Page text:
01/01/2012. Contributed by Pauline Morgan
region 2 DVD: pub: Filmation Associates/Revelation Films Ltd 5060285850009. 3 DVDs 368 mins 17 x 22 minute episodes. Price: GBP19.99 (UK).
check out website: www.revfilms.com
Many will remember the 1966 film ‘Fantastic Voyage’ in which a submarine and crew were miniaturised and injected into the blood stream of a scientist. The purpose was to travel along the blood vessels to his brain and remove a blood clot which would otherwise kill him. This live-action film had a lot of good features even if some of the science behind the miniaturisation was pure fantasy. The screenplay, written by Harry Kleiner was based on a story by Otto Klement and Jerome Bixby. Though some believe the idea came from an Isaac Asimov novel, this was actually a novelisation commissioned by Bantam. The mistake arose because the book made it to the shelves six months before the film hit the screens. Under normal circumstances, Asimov would not have let them get away with scientific inaccuracies.
As a result of the success of the film, Filmation Associates, in association with 20th Century Fox Home Entertainment, made a series of seventeen half-hour (with ad space built in) animated films for children’s television. In the UK, they were broadcast by ABC-TV between 14th September 1968 and 4th January 1969. Now they have been released on a three disc DVD set. When considering these episodes from the perspective of 2011, it is important to remember that not only were they scripted for children but that the animation techniques of more than forty years ago were not as sophisticated as they are now. All the frames had to be hand drawn and painted as there were not computers good enough to produce the kind of animations we expect now.
Each episode begins with an introduction to the C.M.D.F. – Combined Miniature Defence Force, a top secret organisation the purpose of which is to combat the unseen enemies of freedom. The craft they use, called Voyager, is capable of working in any medium – water, air or space – and has a crew of four. To the twenty-first century adult, these characters may seem like clichés but to the undiscerning child they were created for they would have been taken at face value. The commander of Voyager is Jonathan Kidd, a ruggedly handsome one-eyed ‘All-American Hero’, a strong dependable man of action. Erica Lane is a very capable blonde doctor, there to show girls that they can have adventures, too, and fancies Kidd. Guru is a Hindu mystic who has been trained to use the powers of his mind. In various adventures, he uses telepathy, telekinesis and hypnotism to help the crew get out of trouble. The fourth member of the team is Busby Birdwell, the scientist and engineer who designed Voyager. He is the pilot of the craft and, initially, a reluctant team member and portrayed as the spectacled nerd. There is tension between him and Kidd, as he fancies Erica and between him and Guru as Busby does not believe in magic. There is, he knows, a scientific explanation for everything. This antagonism, which is very strong in the early episodes, gets a little wearing but tends to fade as the series progresses.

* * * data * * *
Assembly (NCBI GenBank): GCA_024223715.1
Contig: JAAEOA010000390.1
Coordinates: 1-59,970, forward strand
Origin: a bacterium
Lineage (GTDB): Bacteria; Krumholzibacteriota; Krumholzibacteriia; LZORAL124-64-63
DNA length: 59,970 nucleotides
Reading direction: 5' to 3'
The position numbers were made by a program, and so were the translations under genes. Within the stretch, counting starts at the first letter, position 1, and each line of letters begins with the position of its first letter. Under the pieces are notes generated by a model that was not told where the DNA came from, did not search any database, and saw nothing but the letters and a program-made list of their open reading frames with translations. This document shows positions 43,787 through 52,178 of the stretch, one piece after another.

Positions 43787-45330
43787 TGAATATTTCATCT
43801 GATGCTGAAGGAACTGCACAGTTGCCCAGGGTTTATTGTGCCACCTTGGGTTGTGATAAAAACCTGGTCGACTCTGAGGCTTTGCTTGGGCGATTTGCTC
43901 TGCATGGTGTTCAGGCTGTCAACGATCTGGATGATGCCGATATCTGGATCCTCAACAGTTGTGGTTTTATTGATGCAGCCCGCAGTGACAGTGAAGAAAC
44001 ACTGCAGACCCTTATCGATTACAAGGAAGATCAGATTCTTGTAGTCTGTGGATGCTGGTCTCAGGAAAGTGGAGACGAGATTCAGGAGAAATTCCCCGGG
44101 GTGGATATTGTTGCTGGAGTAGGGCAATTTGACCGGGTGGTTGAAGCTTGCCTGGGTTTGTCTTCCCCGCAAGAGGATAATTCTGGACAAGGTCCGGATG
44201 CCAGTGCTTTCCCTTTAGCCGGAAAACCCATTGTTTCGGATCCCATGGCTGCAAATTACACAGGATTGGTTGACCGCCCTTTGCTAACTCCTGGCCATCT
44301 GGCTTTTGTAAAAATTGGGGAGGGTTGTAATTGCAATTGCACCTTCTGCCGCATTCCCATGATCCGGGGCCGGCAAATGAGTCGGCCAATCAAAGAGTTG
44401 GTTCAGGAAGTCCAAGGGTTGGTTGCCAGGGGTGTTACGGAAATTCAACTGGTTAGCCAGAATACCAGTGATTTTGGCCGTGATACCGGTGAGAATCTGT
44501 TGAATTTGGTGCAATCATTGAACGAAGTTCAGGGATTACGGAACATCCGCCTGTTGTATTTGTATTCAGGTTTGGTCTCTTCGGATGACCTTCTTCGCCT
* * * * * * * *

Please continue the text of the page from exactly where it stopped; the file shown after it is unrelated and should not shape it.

This first episode is probably the most imaginative and closest to the original concept. In its trial run, Voyager is dropped into a droplet of water and the crew see the kind of things which live there, including an animal which inadvertently puts them all in danger. In most of the other episodes the craft, is not miniaturised as much as it is visible to the naked eye, sometimes even as large as a toy plane. The only other episode that attempts this level of imagination again harks back to the original, the first written by Eric Blair, in which the team have to go into the brain of Guru in order to remove a blood clot, an injury caused by an attack by a rival for his mystic powers.
The first three episodes, all written by Ken Sobel (one of four writers overall) appear to set a pattern in which there is a problem to be solved and a fifth person, an expert, is taken along for the ride who subsequently turns out to be the villain of the piece. Although this pattern persists for a short time, other writers make the threats external. Although the formulaic patterns in plot construction may worry an adult viewer, it is just this that makes such stories appealing to the younger viewer.
After all this time and the advances in technology, there is always a question as to who would buy this set. Two groups – the adults who remember the original and want it as a piece of nostalgia, and grandparents the very young, for whom the lack of scientific accuracy is inconsequential. All the youngsters want is an exciting story.
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